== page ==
Powerful Teaching and Learning
My district is one of the ones involved in the STAR Protocol training, developed by Duane Baker at the BERC Group and trumpeted throughout the state by Alison Olzendam. We spent one of our in-service days last year learning about the different dimensions from Alison, and I opened up my classroom so that they could bring in groups to watch me teach and evaluate my lessons.
It’s kind of fun, especially when the kids do something really off-the-wall. I had a superintendent from a neighboring district come by with some of his senior staff to watch my calendar lesson last year. It’s right at the beginning of the day when we get together to do our morning announcements and get in some practice with basic skills. One of the lessons I do with that is called “Amazing Equations,” where I ask the kids to give me a math sentence that would equal a particular number (in this case, 10). I called on J, one of my brightest, who thinks for a moment and says,
“1,000,010 minus 900,000 minus 100,000 minus 1 minus 2 minus 3 minus 4 plus the quantity 5 times 2, divided by 1.”
The Supes’ jaw hits the floor and I’m feverishly trying to get down everything J said. Meanwhile he’s sitting there with a you-know-what-eating grin because he KNOWS that he just did something pretty damned incredible. It’s nice when they make me look good.
Anyhow, last week I finally got to be on the other side of the observation as my school sent a team out to another elementary school in Spokane so that we could learn how to use the STAR protocol to evaluate our own teaching. Our first room was a 1st/2nd multiage classroom where they were doing reading groups, which was neat to see because my school might need to start doing combination classes. Afterwards we discussed it for a bit and then moved on to a third grade classroom, which was also doing reading groups. We went out to lunch at Azteca (try the arroz con pollo!), then went back to watch our third classroom, a first grade math lesson.
That’s where the problems cropped up. Under the PTL schemata you’re supposed to be looking at what the kids are doing more than the actions of the teacher. It’s not an evaluative tool for administrators to use on teachers (Allison did her best to drive that point home); instead, it’s a way to quantify the engagement of the kids. The trouble that I was having is that I don’t think you can segregate the actions of the kids from the actions of the teacher—it’s a dance, after all—and in this math lesson that I was watching the teacher was really struggling.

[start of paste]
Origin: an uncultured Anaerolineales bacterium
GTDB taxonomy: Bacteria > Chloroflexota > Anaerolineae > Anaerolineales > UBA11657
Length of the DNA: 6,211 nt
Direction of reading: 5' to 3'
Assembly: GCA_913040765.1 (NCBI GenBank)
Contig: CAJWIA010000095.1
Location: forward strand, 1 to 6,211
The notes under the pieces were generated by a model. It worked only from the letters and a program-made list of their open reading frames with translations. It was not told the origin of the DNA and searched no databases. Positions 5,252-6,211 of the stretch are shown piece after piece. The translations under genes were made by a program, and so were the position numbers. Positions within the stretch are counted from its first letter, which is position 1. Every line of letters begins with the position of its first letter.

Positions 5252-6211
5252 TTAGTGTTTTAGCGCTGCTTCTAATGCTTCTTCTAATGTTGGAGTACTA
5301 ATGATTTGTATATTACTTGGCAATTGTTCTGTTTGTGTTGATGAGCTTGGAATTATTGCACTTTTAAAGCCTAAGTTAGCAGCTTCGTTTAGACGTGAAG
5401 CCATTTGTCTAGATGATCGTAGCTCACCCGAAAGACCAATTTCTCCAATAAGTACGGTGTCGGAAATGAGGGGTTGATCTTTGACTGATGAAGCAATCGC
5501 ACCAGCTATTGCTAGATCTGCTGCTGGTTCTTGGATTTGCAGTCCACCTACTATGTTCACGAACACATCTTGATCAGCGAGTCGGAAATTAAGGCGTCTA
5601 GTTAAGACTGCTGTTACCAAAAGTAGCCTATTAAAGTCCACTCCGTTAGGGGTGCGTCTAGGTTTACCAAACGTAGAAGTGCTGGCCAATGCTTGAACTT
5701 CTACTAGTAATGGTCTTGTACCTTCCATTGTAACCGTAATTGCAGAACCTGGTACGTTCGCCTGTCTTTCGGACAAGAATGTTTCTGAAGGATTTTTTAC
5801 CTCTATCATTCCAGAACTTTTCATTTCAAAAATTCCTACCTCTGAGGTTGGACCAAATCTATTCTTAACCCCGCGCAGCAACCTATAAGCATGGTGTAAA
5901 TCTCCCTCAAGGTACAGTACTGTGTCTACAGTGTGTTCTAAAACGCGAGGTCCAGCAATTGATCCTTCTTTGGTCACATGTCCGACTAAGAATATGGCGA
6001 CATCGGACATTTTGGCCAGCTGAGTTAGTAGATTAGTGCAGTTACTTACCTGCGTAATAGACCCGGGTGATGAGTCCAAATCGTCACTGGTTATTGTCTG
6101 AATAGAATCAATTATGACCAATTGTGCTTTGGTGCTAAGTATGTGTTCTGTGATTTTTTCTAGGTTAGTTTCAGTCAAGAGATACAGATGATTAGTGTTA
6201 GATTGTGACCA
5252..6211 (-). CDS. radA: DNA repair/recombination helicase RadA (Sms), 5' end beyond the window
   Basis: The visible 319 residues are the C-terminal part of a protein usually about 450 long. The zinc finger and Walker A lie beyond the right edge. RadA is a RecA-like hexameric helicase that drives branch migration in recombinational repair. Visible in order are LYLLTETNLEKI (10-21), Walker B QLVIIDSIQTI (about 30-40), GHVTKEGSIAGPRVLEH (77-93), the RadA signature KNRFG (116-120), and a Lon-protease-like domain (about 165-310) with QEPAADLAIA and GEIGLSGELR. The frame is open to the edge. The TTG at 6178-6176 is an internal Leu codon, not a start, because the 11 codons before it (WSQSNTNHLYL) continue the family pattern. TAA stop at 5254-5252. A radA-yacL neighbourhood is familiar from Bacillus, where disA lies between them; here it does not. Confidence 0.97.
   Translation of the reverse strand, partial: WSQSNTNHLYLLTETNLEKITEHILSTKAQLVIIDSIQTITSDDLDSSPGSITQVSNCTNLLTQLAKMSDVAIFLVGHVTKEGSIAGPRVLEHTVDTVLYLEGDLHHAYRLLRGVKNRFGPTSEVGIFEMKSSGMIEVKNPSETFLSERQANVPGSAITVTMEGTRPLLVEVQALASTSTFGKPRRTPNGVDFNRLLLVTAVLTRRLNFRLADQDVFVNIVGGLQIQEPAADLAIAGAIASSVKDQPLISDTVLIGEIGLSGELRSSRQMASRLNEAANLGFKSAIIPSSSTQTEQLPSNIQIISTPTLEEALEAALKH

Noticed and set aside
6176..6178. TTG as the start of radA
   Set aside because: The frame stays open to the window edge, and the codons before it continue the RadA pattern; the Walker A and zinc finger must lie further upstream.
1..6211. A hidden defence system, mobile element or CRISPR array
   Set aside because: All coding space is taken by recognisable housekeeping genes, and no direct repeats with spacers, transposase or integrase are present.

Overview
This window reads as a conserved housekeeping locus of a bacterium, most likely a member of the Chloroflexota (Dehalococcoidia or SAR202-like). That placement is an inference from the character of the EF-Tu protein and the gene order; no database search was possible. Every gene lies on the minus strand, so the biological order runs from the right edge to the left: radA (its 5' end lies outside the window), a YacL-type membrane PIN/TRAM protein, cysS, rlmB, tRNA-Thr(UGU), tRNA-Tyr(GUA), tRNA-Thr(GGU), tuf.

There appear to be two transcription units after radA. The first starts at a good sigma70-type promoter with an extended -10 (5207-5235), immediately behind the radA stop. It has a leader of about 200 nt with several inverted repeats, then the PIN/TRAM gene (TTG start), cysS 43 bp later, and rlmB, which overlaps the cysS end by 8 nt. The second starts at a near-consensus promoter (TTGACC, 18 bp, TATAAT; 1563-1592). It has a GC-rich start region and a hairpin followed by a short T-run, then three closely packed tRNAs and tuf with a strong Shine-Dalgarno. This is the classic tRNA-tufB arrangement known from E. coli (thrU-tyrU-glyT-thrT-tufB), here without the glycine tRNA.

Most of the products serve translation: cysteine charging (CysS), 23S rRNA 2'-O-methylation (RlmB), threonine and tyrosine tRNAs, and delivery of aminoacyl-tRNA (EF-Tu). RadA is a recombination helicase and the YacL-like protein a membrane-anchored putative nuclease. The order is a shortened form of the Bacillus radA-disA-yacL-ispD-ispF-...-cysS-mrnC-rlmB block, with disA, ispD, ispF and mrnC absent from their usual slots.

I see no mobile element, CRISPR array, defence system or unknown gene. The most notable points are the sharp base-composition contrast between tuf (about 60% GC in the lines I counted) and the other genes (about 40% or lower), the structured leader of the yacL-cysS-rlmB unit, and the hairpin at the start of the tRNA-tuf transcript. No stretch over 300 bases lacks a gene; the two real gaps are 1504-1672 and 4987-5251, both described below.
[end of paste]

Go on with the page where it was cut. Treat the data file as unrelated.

She was doing an activity with cubes where the kids needed to connect them to make two different groups, and then find out how many more cubes you would need to make the groups equal. One of my problems was with how it was presented; I think talking to the kids about how many more cubes were in the larger group would have made more sense. As is, maybe half the class understood what they were being asked to do, but man were they ever good at shoving blocks around. My other big problem was that we were in the room for about 25 minutes and only saw three problems get done, which is an inexcusable waste of instructional time. It was the perfect New Math storm: discovery where the students didn’t discover, combined with manipulatives that didn’t help and a guide on the side who didn’t lead anywhere.
Following that we went back to the principal’s office to discuss. Our group leader didn’t say much because she wanted us to use the protocol ourselves. I tried to talk about the kids but kept getting back to the teacher, which isn’t what it’s about.
The good in ending the day with a bad lesson was that it really helped me to think about what I do as I teach math. When you see something that doesn’t work you can try to look for it in your own practice, and it’s gratifying when you don’t find it. Looking at what the PTL people have identified as good practices was instructional, too. I’m not a big believer in group work (I think that with these very basic skills the kids need to have it on their own), but it’s what we’re to look for when we watch the rooms.
It’s a neat process, and I hope I get to go out and watch more teachers. It’s fun to do, and I think it makes me better. Anyone else out there participating?